Even cases where derogations have been made, states are still limited in their ability to act outside their human rights obligations. These obligations mirror those that pertain to non-emergency situations. States must continue to ensure that their actions are established by law, necessary to meet the threat faced, and proportionate to that threat. To meet the proportionality requirement, emergency measures must be narrowly tailored in terms of duration, geographical coverage, and material scope.

These restrictions apply to surveillance technology, which the UN Human Rights Council has identified as having implications for the right to privacy:

States must respect international human rights obligations regarding the right to privacy when they intercept digital communications of individuals and/or collect personal data and when they require disclosure of personal data from third parties, including private companies.

These legal requirements, however, do not prevent states from incorporating surveillance in their COVID-19 responses, but rather suggest safeguards that governments should include in any surveillance measures adopted.

Safeguards

These obligations, established by states themselves, are key to protecting human rights when they are most in need of protection: in emergencies such as the COVID-19 pandemic. The new digital surveillance powers over citizens and residents in Poland, South Korea, Hong Kong, Armenia, and other countries must be carefully scrutinized against these standards and, where they overreach, they should be amended. The following suggestions are intended to help states and citizens craft emergency surveillance measures that will protect human rights and meet state human rights obligations.

  • First, the legislation providing new surveillance powers should include sunset provisions. This will ensure that measures only last for a specific time, and their necessity is regularly reassessed. Ideally, surveillance powers expire after a set period, i.e., 30 days, and the legislation can then be extended if the state of emergency continues. This limits the ability for states to use the new powers for other purposes, such as getting notified when multiple flagged ‘dissidents’ meet at the same place.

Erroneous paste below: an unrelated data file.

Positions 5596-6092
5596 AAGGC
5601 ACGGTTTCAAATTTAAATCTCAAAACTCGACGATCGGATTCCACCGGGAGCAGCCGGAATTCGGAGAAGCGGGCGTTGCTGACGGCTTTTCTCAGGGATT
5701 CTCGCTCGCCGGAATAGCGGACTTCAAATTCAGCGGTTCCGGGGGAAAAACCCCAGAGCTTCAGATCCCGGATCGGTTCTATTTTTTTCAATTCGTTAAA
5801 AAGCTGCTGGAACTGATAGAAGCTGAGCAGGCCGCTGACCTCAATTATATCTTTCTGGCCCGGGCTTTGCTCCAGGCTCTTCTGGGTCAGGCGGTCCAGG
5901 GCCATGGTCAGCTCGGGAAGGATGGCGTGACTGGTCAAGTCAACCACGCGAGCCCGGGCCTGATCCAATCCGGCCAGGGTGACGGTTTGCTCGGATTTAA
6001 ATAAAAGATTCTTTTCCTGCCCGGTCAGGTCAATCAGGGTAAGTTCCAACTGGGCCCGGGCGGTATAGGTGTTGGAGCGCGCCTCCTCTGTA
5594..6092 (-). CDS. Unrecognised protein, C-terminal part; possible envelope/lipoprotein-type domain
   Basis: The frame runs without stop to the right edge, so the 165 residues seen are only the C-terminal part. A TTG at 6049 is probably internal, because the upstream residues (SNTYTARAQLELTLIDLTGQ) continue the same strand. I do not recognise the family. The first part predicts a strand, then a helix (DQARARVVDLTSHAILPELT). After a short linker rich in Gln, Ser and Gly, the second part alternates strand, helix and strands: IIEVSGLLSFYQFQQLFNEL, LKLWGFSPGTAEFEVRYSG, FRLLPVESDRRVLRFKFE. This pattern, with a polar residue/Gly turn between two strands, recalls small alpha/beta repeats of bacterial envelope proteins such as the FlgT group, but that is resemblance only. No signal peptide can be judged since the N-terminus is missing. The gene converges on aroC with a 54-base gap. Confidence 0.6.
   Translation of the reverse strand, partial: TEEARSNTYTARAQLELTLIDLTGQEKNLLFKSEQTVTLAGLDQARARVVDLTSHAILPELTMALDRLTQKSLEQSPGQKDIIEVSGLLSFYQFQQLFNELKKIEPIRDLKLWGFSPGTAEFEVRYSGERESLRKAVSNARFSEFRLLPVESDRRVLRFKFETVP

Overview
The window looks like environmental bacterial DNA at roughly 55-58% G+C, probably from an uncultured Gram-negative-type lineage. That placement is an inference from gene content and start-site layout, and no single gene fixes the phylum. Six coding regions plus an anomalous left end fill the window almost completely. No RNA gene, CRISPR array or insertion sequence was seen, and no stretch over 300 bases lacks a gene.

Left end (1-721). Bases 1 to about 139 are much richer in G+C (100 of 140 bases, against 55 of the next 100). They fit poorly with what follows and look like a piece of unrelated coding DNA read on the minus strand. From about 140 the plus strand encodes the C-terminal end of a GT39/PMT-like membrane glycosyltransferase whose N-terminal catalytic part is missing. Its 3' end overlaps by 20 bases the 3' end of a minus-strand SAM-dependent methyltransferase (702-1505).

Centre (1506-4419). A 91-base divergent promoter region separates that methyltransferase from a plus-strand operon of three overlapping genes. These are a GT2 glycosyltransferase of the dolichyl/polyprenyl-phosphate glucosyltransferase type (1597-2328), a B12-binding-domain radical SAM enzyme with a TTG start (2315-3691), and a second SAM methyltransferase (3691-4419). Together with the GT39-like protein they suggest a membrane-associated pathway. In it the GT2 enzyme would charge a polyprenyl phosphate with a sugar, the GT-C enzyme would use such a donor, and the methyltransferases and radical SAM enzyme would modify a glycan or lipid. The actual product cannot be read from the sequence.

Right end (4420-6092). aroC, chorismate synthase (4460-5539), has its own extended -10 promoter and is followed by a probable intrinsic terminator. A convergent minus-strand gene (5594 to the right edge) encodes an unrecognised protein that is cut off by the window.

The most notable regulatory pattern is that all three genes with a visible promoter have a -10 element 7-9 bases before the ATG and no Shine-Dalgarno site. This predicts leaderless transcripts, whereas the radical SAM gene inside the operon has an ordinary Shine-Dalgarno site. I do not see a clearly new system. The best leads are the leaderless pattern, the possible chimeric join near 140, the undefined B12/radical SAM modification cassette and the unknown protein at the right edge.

• Second, the legislation should require that the collection, procession, retention, and aggregation of personal data, including sensitive health data, is only used to respond to the COVID-19 crisis. The European Data Protection Board provides guidance about data protection during health emergencies in the European Union, stating that any measure taken in response to COVID-19 must respect the general principles of law and must not be irreversible. The data collected by governments should be stored securely, and the host or aggregator should never be a private, for-profit company. The sharing of data must be limited to official health ministries or agencies, and health care providers, like hospitals. The legislation should also prohibit the sharing or selling of data, including metadata, to third parties, regardless of whether or not it has been anonymized. This will help protect individuals from misuse of their data by governments or others who might use it to intimidate, harass, or exploit.
  • Third, data-sharing between private, for-profit actors, and governments should be based in law and agreements made public immediately. The agreements should clearly define the data to be shared and that it will be used only for confronting the COVID-19 pandemic. Every agreement should include sunset provisions. Private entities should be required to take affirmative steps to respect privacy and other human rights. Furthermore, they should be prohibited from profiting from the data-sharing agreement and firewall this activity from other business interests. This protects individuals from governments and companies monetizing personal data after the pandemic.

Conclusion

The COVID-19 pandemic has caused great suffering. Those infected with the virus need to be identified through testing so they can be treated, and others can be protected from infection. Reasonable and carefully crafted surveillance measures as part of a response strategy can help governments stop the spread of COVID-19 while at the same time protecting human rights. However, this will require governments and their citizens to work together to ensure that emergency measures comply with international human rights law. Without reasonable and carefully crafted surveillance measures, there is a risk that these surveillance measures will be used for other, less benevolent purposes in the future.